Innovation Communication in Multicultural Networks: Deficits in Inter-cultural Capability and Affect-based Trust as Barriers to New Idea Sharing in Inter-Cultural Relationships
Executive Summary — What makes sharing new ideas across cultural lines so difficult? Given that disclosing new ideas makes one person vulnerable to the other, innovation communication requires trust. The literature on workplace relationships distinguishes affect-based trust—feelings of socio-emotional bond with the other—and cognition-based trust—judgments of the other's reliability and competence. Recent organizational psychology research on capabilities needed to work across cultures has also identified affect-relevant strengths such as confidence and nonverbal communication. HBS professor Roy Y.J. Chua and Columbia Business School professor Michael W. Morris survey a sample of business executives with diverse professional networks, assessing their inter-cultural capability and measuring both kinds of trust as well as idea sharing in their working relationships. Key concepts include:
- A diverse professional network is not sufficient for cultural idea exchange and cross-pollination. In the study, individuals with low inter-cultural capabilities did not share new ideas across inter-cultural ties due to deficits of affect-based trust, but not cognition-based trust.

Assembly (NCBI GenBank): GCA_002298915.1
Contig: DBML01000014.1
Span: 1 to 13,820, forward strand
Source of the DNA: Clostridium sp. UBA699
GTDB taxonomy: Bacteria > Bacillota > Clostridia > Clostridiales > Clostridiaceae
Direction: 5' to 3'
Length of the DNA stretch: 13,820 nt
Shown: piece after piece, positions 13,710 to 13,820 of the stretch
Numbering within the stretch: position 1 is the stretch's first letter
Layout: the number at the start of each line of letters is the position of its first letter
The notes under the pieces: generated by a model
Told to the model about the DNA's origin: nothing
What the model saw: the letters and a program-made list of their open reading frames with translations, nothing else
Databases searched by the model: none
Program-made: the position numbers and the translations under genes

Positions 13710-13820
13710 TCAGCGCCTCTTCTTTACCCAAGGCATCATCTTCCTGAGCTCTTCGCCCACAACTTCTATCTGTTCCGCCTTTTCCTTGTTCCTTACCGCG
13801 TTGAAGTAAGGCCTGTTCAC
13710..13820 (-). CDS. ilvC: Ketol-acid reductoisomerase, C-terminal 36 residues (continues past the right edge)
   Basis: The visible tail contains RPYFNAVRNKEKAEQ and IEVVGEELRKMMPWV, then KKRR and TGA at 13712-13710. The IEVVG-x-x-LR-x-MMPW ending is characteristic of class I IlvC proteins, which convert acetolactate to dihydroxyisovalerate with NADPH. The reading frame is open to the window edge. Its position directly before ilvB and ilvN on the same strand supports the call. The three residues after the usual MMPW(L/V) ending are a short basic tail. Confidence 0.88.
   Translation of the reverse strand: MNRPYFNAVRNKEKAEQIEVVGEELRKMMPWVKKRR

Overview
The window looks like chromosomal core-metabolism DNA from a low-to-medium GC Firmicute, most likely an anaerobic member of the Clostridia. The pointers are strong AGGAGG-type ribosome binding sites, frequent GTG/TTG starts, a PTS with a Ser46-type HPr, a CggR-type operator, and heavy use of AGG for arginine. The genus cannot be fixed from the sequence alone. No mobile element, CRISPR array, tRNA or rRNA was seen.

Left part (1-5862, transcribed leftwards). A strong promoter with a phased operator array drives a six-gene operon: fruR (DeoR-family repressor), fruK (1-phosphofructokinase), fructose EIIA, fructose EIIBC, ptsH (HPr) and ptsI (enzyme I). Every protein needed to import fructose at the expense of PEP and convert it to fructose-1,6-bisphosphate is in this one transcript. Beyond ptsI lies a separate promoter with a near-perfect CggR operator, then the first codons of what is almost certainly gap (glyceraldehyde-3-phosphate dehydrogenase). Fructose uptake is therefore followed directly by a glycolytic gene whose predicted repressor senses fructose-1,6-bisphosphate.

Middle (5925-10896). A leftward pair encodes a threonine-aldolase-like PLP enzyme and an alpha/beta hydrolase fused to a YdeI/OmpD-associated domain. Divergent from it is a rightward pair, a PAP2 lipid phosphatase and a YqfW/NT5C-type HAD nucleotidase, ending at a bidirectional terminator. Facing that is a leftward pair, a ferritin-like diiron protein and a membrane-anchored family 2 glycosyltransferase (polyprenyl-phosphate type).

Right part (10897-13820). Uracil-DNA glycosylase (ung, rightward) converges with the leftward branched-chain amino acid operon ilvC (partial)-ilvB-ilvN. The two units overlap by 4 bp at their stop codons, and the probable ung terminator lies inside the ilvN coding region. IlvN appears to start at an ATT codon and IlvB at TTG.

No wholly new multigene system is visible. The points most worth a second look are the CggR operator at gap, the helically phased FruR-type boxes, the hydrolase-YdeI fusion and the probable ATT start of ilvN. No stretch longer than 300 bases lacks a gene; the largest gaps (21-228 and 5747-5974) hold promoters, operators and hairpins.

- Inter-cultural capability may be particularly predictive of affect-loaded interactions and relationships, such as mentoring an employee or inspiring an audience, rather than more intellectual tasks, such as evaluating performance.
- Individual differences play a role in harnessing the power of multiculturalism for creativity.
Innovative solutions to pressing global problems require effective inter-cultural communication. We propose that a barrier to the sharing of ideas pertinent to innovation in inter-cultural relationships is low affect-based trust, which arise from individuals' deficits in inter-cultural capability. Results from a study of sample of executives' professional networks indicate that individuals lower in inter-cultural capability are less likely to share new ideas in inter-cultural ties but not intra-cultural ties. This effect is mediated by tie-level affect-based trust but not cognition-based trust. Theoretical and practical implications of these findings are discussed. 21 pages.